1.B of the SUPPLEMENTARY INFORMATION section of this document.
    Docket: All documents in the docket are listed in the 
www.regulations.gov index. Although listed in the index, some 
information is not publicly available, e.g., CBI or other information 
whose disclosure is restricted by statute. Certain other material, such 
as copyrighted material, is not placed on the Internet and will be 
publicly available only in hard copy. Publicly available docket 
materials are available either electronically in www.regulations.gov or 
in hard copy at the Air Docket, EPA/DC, EPA West, Room 3334, 1301 
Constitution Ave., NW., Washington, DC. The EPA/DC Public Reading Room 
is open from 8:30 a.m. to 4:30 p.m., Eastern Standard Time, Monday 
through Friday, excluding legal holidays. The telephone number for the 
Public Reading Room is (202) 566-1744, and the telephone number for the 
Air Docket is (202) 566-1742.

FOR FURTHER INFORMATION CONTACT: Christine Brunner, Office of 
Transportation and Air Quality, Assessment and Standards Division, 
Environmental Protection Agency, 2000 Traverwood, Ann Arbor, MI 48105; 
telephone number: (734) 214-4287; fax number: (734) 214-4816; e-mail 
address: brunner.christine@epa.gov. Alternative contact: Assessment and 
Standards Division Hotline, telephone number: (734) 214-4636; e-mail 
address: asdinfo@epa.gov.

SUPPLEMENTARY INFORMATION: 

Why is EPA Using a Direct Final Rule?

    EPA is publishing this rule without prior proposal because we view 
this as a non-controversial action and anticipate no adverse comment. 
However, in the ``Proposed Rules'' section of today's Federal Register 
publication, we are publishing a separate document that will serve as 
the proposed rule to adopt the provisions in this direct final rule if 
adverse comments are filed. We will not institute a second comment 
period on this action. Any parties interested in commenting must do so 
at this time. For further information about commenting on this rule, 
see the ADDRESSES section of this document.
    If EPA receives adverse comment, we will publish a timely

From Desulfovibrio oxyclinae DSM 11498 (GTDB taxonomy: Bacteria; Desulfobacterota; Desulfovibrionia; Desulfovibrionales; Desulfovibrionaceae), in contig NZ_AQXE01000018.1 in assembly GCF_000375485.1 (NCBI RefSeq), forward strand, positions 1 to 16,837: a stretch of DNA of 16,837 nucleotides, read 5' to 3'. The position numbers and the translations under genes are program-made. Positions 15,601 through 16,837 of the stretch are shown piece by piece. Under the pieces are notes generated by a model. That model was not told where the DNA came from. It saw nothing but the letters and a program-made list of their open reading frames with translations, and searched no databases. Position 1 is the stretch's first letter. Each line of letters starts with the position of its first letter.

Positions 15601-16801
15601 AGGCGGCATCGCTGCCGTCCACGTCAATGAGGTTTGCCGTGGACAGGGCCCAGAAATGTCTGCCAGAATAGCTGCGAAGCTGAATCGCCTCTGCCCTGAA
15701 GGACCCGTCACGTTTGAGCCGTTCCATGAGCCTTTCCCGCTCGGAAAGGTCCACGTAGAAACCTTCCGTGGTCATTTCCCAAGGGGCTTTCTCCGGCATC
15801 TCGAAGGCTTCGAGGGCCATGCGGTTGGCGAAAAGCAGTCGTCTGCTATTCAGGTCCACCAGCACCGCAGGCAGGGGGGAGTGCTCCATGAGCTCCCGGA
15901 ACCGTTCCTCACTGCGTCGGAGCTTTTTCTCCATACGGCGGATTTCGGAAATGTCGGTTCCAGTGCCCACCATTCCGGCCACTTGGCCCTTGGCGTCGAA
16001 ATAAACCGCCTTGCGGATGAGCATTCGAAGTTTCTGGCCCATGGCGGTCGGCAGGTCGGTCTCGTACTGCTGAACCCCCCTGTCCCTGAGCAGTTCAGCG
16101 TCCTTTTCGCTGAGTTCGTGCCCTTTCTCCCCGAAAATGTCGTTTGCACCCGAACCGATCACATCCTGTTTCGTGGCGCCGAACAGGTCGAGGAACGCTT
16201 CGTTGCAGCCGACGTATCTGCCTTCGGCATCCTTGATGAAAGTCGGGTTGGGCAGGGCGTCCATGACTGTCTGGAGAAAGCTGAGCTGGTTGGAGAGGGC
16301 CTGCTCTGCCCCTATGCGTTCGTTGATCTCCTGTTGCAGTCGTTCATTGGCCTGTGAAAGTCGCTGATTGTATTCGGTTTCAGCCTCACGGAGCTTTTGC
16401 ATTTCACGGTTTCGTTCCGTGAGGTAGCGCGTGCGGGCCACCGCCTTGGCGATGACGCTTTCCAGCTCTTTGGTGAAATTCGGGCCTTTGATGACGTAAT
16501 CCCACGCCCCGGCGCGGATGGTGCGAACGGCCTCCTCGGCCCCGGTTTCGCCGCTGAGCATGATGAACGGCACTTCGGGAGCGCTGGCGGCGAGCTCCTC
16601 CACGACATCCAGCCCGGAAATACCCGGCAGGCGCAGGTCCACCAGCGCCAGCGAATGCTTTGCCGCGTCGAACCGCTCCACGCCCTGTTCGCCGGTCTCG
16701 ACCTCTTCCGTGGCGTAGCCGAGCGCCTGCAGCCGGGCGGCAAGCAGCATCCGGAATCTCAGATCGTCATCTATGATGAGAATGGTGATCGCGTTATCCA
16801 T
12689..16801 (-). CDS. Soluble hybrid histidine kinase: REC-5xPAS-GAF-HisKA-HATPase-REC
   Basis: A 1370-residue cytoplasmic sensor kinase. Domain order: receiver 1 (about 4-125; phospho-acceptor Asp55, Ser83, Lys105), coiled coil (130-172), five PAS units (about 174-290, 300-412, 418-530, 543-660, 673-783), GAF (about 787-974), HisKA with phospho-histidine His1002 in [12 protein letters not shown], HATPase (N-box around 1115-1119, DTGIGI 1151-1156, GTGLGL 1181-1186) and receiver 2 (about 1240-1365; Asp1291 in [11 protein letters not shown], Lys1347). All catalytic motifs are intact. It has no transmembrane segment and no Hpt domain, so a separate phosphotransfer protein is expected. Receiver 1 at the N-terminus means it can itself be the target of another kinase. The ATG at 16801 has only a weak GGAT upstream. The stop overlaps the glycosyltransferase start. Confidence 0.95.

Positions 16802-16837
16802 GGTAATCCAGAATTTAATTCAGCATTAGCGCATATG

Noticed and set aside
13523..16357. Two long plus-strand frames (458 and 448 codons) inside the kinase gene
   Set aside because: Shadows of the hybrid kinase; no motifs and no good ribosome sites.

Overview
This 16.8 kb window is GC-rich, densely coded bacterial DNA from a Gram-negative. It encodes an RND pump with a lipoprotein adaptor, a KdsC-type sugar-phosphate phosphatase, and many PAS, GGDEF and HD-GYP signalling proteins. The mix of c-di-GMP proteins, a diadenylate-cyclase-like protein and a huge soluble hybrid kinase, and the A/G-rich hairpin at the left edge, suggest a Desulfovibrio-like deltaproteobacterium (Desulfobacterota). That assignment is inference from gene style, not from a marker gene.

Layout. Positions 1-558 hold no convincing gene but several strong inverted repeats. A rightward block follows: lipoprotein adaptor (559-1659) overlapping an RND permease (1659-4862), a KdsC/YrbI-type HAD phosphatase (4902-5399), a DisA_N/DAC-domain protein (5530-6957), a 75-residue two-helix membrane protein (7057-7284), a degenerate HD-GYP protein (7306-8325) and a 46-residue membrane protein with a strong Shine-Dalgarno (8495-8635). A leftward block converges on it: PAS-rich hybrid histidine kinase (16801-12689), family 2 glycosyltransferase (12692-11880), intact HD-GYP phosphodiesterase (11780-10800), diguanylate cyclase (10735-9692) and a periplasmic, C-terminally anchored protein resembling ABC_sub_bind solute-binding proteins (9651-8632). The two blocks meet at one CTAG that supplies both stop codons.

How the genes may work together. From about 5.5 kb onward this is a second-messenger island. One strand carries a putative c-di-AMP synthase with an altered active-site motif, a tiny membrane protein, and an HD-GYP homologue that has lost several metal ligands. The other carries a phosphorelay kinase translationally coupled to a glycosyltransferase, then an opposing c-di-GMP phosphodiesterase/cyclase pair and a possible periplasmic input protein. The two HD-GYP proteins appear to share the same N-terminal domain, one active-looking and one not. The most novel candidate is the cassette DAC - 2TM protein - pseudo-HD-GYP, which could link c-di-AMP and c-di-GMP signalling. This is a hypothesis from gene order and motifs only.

withdrawal in the Federal Register informing the public that this 
direct final rule will not take effect. We would address all public

[[Page 13133]]

comments in a subsequent final rule based on the proposed rule.

Does This Action Apply to Me?

    This action may affect you if you produce gasoline. The following 
table gives some examples of entities that may have to follow the 
regulations.

----------------------------------------------------------------------------------------------------------------
                                                   NAICS \1\                         Examples of potentially
                   Category                          codes       SIC \2\ codes         regulated entities
----------------------------------------------------------------------------------------------------------------
Industry......................................          324110            2911  Petroleum Refiners.
----------------------------------------------------------------------------------------------------------------
\1\ North American Industry Classification System (NAICS).
\2\ Standard Industrial Classification (SIC) system code.

    This table is not intended to be exhaustive, but provides a guide 
for readers regarding entities likely to be regulated by this action. 
This table lists the types of entities that EPA is now aware could 
potentially be affected by this action. Other types of entities not 
listed in the table could also be affected. To decide whether your 
organization might be affected by this action, you should carefully 
examine today's action and the existing regulations in 40 CFR part 80.